Nepal on Wednesday sacked the chief of its earthquake reconstruction body, a move seen by critics as politically motivated and likely to further delay rebuilding following the April 2015 disaster.
Sushil Gyewali was appointed head of the National Reconstruction Authority (NRA) a year ago after months of political wrangling over who should lead the agency.
The NRA is tasked with spending the $4.1 billion pledged by international donors to help the impoverished Himalayan nation rebuild following the quake that killed more than 9,000 people and destroyed half a million homes.
But a change in government in August saw Gyewali's political backers, the CPN-UML party, shift to the opposition bench and a new coalition of the main Maoist party and Nepali Congress take power.
The new government has since been agitating to remove Gyewali, repeatedly questioning his effectiveness and accusing him of missing deadlines.
"He (Gyewali) has been discharged," Information Minister Surendra Karki told AFP.
"The clarifications he gave in response to the government's concerns regarding reconstruction were not satisfactory. He passed the blame on other agencies rather than accepting responsibilities."
Reconstruction following the earthquake has been sluggish -- but critics say that removing Gyewali is unlikely to speed up the process.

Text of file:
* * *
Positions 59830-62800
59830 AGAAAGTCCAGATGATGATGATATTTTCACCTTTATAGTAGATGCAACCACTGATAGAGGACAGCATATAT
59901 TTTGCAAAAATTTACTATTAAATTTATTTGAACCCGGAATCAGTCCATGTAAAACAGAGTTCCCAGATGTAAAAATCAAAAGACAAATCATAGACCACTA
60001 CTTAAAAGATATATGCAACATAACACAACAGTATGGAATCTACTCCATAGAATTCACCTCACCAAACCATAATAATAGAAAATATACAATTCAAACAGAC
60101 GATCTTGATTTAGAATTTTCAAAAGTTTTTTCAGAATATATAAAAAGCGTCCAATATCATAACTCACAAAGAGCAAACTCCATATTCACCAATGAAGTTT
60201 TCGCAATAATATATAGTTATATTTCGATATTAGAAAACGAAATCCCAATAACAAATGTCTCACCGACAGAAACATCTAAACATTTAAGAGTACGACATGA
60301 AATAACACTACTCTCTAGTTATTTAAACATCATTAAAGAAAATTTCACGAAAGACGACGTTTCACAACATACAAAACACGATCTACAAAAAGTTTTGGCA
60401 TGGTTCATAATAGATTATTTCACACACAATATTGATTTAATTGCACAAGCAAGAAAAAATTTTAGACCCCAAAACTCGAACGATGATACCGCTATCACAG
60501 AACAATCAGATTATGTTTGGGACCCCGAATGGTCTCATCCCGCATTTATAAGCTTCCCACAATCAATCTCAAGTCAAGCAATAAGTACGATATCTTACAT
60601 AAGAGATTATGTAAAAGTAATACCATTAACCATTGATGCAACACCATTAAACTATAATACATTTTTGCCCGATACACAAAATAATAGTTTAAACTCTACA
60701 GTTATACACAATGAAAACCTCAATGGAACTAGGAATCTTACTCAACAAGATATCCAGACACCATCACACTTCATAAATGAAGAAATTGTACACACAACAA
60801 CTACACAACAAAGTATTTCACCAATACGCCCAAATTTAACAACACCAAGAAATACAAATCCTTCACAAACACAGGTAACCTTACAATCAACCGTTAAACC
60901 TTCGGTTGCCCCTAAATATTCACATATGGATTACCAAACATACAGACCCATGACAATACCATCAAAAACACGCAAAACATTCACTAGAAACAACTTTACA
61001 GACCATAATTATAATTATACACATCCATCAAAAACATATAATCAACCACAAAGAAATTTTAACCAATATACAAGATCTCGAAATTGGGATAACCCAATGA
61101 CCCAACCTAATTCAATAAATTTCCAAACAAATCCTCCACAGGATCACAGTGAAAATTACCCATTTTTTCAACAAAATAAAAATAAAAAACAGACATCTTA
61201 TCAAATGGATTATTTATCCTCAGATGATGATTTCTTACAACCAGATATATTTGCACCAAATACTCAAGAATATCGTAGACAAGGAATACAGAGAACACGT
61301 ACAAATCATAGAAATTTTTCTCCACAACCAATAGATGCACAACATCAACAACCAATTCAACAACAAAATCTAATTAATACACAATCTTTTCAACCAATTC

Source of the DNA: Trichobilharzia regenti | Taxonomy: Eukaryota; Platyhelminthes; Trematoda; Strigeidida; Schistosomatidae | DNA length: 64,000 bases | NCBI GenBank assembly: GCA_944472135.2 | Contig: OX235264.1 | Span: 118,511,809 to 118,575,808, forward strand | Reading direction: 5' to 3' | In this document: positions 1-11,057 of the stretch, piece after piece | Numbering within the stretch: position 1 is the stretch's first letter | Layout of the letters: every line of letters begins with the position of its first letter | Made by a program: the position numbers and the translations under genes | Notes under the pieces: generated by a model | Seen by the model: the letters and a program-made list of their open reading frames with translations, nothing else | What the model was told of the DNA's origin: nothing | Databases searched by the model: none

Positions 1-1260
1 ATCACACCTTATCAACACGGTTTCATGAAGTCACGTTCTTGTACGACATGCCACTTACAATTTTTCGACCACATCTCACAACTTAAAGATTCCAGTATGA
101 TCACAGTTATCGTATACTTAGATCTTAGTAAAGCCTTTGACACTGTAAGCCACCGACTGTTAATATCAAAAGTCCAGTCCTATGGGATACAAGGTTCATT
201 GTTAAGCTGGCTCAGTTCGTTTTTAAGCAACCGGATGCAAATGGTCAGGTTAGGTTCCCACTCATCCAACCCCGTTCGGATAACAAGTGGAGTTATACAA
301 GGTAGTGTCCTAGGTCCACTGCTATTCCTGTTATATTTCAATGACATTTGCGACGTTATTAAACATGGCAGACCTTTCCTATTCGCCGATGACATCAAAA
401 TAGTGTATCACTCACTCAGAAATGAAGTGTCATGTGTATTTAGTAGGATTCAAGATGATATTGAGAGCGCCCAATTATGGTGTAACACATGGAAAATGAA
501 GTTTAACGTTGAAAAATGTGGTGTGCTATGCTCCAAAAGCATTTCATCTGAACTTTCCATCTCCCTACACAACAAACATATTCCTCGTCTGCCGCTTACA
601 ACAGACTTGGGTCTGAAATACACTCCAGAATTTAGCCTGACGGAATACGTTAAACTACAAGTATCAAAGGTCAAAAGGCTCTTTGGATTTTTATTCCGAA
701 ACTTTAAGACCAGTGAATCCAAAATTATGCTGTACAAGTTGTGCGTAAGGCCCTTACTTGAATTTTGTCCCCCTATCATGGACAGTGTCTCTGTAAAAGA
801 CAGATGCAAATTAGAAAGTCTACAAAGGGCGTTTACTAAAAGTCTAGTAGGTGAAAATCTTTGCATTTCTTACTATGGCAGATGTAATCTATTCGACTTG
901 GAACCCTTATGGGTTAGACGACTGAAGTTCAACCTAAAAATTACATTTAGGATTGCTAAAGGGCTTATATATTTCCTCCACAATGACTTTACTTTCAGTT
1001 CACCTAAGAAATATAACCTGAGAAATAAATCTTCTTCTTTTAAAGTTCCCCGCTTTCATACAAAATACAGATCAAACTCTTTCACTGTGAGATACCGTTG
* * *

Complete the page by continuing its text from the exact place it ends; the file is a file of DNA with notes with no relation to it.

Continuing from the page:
"This is a politically motivated move. The present government has been looking for grounds to remove him since it came to power -- giving him difficult deadlines and seeking clarifications from him," said Guna Raj Luitel, editor of the Nagarik newspaper.
"Gyewali took office when there was nothing but an act for the formation of the reconstruction authority. If we compare what has been achieved in a year... there has been progress," he added.
Gyewali could not immediately be reached for comment.
Around 450,000 people who lost their homes have received 50,000 rupees ($460) of a promised 300,000 rupee grant to rebuild, but more than 200,000 people have submitted complaints to the NRA saying they have missed out.
"Our main concern is that there should be continuity in the process, that it is not put into jeopardy because of his (Gyewali's) removal," Rensje Teerink, the head of European Union's delegation to Nepal -- a major contributor to the country's aid pot -- told AFP.